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Diabetes overview

Introduction

Diabetes mellitus is a common endocrinopathy in middle-aged and older dogs and is a complex disorder of carbohydrate, protein, and lipid metabolism. This disorder, which is the result of a relative or absolute insulin deficiency or of peripheral cell insensitivity to insulin, is characterized by high blood glucose concentrations such that the renal threshold is exceeded. As a result, glucose is excreted in the urine.

The osmotic action of glucose leads to polyuria and, through loss of fluid, to polydipsia. In addition, metabolism is impaired so that the general condition of the animal deteriorates, ultimately leading to death.

Insulin is synthesized and released from beta cells in the pancreatic islets. Insulin assists with cellular uptake of glucose from the bloodstream, thus exerting a hypoglycemic effect. Within cells, insulin promotes anabolism (such as synthesis of glycogen, fatty acids, and proteins) and counters catabolic events (reduces gluconeogenesis and inhibits fat and glycogen breakdown).

Whereas insulin lowers blood glucose, there are opposing hormones (glucagon, cortisol, progesterone, adrenaline, thyroid hormone, and growth hormone) that act to increase blood glucose. It is important to consider these counter-regulatory hormones, because changes in their blood concentrations will interfere with insulin actions. Changes in these hormones can occur in natural physiological conditions, in disease states, or as a consequence of drug administration.

In the absence of sufficient insulin, diabetic dogs will switch from glucose to fat metabolism for cellular energy. While this is initially beneficial, fat metabolism in unrecognized or untreated diabetics typically progresses to ketoacidosis and ultimately to death.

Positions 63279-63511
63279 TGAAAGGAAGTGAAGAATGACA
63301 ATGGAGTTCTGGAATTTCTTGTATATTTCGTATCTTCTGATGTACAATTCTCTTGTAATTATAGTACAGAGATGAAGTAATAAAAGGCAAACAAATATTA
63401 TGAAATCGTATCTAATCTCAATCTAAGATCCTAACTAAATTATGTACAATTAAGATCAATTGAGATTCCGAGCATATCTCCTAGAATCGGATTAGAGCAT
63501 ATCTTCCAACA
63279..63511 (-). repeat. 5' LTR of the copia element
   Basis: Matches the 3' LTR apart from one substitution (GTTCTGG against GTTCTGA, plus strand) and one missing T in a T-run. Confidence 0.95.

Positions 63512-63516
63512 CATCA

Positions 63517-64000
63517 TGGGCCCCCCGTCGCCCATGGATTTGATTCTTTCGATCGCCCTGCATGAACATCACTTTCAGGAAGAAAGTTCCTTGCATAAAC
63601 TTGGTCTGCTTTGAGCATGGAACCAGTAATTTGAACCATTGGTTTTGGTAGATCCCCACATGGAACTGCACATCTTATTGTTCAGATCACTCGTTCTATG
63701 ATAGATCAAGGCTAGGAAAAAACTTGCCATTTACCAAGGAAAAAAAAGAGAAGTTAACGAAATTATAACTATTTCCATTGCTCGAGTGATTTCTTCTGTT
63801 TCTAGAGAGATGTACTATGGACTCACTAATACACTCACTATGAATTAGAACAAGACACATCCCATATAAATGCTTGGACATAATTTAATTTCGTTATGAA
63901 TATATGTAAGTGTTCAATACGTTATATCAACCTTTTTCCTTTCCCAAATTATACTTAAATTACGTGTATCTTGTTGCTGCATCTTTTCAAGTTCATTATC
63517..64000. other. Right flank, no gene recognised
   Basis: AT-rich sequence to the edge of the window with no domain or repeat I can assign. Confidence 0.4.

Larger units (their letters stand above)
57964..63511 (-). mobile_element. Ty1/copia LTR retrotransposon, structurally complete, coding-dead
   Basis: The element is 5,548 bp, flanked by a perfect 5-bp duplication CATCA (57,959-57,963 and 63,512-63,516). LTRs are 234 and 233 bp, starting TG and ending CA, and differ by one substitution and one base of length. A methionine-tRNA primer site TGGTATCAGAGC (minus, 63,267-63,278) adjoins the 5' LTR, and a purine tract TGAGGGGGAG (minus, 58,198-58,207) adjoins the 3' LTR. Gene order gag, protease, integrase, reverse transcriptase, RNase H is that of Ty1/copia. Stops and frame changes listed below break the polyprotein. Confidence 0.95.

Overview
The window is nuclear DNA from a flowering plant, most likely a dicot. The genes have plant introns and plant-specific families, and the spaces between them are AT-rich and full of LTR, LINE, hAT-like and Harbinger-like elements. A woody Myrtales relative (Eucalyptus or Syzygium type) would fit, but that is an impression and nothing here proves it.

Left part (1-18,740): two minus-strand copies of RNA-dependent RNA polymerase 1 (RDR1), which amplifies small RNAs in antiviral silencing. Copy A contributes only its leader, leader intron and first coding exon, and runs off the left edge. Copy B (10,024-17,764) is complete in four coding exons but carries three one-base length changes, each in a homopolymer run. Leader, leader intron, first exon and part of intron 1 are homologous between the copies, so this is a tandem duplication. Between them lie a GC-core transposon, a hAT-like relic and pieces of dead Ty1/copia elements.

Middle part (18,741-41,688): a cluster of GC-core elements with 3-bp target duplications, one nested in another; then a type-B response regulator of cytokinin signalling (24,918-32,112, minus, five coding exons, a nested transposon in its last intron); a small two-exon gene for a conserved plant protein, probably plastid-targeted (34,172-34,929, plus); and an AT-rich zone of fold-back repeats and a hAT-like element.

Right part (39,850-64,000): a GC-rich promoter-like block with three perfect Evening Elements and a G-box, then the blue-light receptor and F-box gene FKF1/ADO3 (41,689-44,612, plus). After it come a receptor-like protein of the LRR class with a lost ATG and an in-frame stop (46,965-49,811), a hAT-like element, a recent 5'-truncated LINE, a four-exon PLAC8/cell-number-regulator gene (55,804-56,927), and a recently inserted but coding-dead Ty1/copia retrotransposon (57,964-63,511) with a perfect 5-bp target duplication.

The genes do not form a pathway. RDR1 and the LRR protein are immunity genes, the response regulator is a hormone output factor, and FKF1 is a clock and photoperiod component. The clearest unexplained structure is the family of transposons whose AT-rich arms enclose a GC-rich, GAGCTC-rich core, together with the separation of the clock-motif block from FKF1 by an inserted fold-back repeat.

Diabetes mellitus is not related to diabetes insipidus, an uncommon condition that occurs when the kidneys are unable to regulate fluids in the body. Diabetes insipidus is characterized by a deficiency or inadequate response to a hormone called vasopressin.

Disease prevalence and risk factors

Estimates of the prevalence of diabetes mellitus in dogs is up to 1 in 100.10 The diagnosis is often preceded or accompanied by obesity.

Certain breeds appear to be at greater risk for developing canine diabetes:8

  • Cocker Spaniel
  • Dachshund
  • Doberman Pinscher
  • German Shepherd
  • Golden Retriever
  • Labrador Retriever
  • Pomeranian
  • Terrier
  • Toy Poodle

Diabetes typically occurs when dogs are between 4 to 14 years old. Unspayed female dogs are twice as likely as male dogs to suffer from diabetes.

Management

Most forms of diabetes can be successfully managed with insulin, the cornerstone of successful management, but dietary adjustments and a regular lifestyle are also important.

The prognosis for diabetes mellitus depends mainly on:

  • The cause
  • An early diagnosis
  • Adequate therapy

In general, the prognosis is very good, provided that diagnosis is made at an early stage and therapy is administered properly. Open communication between client and veterinarian is also extremely important. Your encouragement of the client will largely influence the dog owner’s motivation and compliance with therapy. Clients need to fully understand the disease to help achieve and maintain good diabetic stability and be highly motivated and committed to the management of their dog.

The clinical staff also has an important role in providing detailed client education, instruction, and encouragement. So they should understand the basics of diabetes mellitus and its management.

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